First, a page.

Michishita, R; Gong, P; Xu, B (2012). Spectral mixture analysis for bi-sensor wetland mapping using Landsat TM and Terra MODIS data. INTERNATIONAL JOURNAL OF REMOTE SENSING, 33(11), 3373-3401.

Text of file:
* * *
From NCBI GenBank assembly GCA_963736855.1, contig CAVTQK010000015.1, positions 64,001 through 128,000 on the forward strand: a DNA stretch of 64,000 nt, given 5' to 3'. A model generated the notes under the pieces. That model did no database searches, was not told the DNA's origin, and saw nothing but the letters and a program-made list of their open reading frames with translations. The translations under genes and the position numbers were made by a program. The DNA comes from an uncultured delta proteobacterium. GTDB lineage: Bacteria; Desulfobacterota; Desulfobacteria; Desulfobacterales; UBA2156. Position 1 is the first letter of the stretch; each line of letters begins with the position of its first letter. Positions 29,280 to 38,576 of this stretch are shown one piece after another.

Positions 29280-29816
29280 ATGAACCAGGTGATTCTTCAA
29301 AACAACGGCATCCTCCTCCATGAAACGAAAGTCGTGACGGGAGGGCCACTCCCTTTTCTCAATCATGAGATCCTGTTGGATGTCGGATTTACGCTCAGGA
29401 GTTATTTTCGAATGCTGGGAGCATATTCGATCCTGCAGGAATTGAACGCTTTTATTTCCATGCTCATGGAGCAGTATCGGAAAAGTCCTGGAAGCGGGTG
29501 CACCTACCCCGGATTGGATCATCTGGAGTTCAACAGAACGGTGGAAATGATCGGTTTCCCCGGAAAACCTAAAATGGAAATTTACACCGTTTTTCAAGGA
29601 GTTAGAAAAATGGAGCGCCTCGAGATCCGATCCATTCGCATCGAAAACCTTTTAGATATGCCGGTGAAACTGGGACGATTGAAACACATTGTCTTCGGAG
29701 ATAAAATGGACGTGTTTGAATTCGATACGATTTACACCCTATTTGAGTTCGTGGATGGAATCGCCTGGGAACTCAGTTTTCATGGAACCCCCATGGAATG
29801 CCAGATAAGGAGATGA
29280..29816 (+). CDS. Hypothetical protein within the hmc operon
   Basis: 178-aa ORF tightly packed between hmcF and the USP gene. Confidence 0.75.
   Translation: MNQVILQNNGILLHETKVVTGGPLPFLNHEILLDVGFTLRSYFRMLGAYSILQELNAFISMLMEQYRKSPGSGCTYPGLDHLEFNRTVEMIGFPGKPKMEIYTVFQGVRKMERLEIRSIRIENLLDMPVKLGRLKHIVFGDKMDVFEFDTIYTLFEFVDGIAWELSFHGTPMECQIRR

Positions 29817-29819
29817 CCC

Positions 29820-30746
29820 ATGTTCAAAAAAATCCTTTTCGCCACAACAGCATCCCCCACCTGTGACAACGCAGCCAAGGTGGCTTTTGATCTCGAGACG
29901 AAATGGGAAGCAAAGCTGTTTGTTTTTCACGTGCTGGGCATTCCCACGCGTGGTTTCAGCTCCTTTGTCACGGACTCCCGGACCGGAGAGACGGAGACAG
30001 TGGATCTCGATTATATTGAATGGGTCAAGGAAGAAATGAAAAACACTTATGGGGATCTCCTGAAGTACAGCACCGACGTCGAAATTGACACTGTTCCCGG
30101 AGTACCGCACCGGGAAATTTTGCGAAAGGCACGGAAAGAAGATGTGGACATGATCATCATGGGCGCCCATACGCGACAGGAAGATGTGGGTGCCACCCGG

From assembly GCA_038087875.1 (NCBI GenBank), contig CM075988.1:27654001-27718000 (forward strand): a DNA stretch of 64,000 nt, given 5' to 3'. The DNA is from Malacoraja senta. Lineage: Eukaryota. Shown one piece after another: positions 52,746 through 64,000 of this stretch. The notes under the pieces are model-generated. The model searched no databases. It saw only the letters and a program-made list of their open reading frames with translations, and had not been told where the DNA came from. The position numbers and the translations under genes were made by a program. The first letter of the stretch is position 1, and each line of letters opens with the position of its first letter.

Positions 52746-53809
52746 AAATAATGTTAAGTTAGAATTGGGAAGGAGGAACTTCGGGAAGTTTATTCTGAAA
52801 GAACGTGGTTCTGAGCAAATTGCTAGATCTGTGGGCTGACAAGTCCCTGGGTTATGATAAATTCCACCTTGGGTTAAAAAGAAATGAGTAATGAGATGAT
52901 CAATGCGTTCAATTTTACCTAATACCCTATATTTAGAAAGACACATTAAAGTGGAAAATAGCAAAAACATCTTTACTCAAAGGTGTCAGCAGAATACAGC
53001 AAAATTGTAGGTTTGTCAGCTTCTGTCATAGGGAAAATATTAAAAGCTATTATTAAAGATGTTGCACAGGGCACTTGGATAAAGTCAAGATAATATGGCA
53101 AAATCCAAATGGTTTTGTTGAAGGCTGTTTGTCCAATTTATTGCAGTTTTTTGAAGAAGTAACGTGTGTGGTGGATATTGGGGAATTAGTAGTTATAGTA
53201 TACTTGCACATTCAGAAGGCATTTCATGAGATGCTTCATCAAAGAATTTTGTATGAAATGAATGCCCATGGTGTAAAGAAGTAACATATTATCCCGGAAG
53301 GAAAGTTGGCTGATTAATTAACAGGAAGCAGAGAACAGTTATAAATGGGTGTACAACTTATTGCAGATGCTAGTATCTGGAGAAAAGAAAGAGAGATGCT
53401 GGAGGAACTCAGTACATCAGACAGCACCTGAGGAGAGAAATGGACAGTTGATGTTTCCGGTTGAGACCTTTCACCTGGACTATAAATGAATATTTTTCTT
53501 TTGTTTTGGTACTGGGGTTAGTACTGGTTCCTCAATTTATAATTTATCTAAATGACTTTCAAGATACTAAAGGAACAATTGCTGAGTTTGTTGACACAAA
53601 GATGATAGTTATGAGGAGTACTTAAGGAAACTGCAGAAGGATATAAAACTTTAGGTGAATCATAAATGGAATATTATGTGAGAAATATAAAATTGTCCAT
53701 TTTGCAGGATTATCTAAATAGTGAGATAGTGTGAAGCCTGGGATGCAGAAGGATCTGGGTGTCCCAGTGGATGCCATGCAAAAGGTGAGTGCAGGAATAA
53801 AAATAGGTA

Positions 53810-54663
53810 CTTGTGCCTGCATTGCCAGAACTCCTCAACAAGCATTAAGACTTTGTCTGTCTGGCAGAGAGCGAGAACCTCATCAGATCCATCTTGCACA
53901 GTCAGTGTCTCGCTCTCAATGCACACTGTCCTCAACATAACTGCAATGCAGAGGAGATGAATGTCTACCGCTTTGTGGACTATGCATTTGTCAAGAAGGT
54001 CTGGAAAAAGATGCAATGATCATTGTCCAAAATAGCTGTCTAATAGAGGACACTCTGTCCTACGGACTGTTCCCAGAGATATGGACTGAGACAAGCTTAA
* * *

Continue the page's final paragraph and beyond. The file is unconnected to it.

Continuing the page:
Spatial and temporal resolution is essential for understanding the spatial and temporal characteristics and dynamics of wetland ecosystems. However, single satellite imagery with both high spatial resolution and high temporal frequency is currently unavailable. Instead, the development of a bi-sensor monitoring technique utilizing spatial details of middle-to-high resolution data and temporal details of coarse spatial resolution data is highly desirable. For the initial work on our time-series bi-sensor wetland mapping, the applicability of multiple endmember spectral mixture analysis (MESMA) using single-date bi-sensor imagery with different orbiting periods was investigated. Landsat-5 Thematic Mapper (TM) and Terra Moderate Resolution Image Spectrometer (MODIS) data were utilized in the Poyang Lake area in China and the Great Salt Lake area in the USA to examine three decisive elements in utilizing MESMA: (1) the method of optimal endmember selection; (2) the threshold between two-and three-endmember models; and (3) the treatment of shade fractions. As a result, we found that (1) the number of spectra for an endmember spectrum similar to other endmember spectra meeting the modelling restrictions of maximum and minimum land-cover fractions and root mean square error (RMSE) within a class (In_CoB), the number of spectra for an endmember spectrum similar to other endmember spectra meeting the modelling restrictions outside of a class (Out_CoB), the ratio of In_CoB to Out_CoB multiplied by the inverse number of spectra within the class (CoBI) and the endmember average RMSE (EAR) were optimal endmember selection methods for the TM maps, whereas CoBI, EAR and minimum average spectral angle (MASA) were optimal endmember selection methods for the MODIS maps; (2) the MODIS maps were more sensitive to change in the two-and three-endmember modelling thresholds than the TM maps; and (3) the addition of shade fractions to dark water fractions were an appropriate shade treatment. This research demonstrated how MESMA can be applied for multi-scale mapping of wetland ecosystems, how the difference in observation dates between the TM and MODIS data affects the agreement in land-cover fractions and how spectral similarity between dark water and shade affects the agreement in land-cover fractions.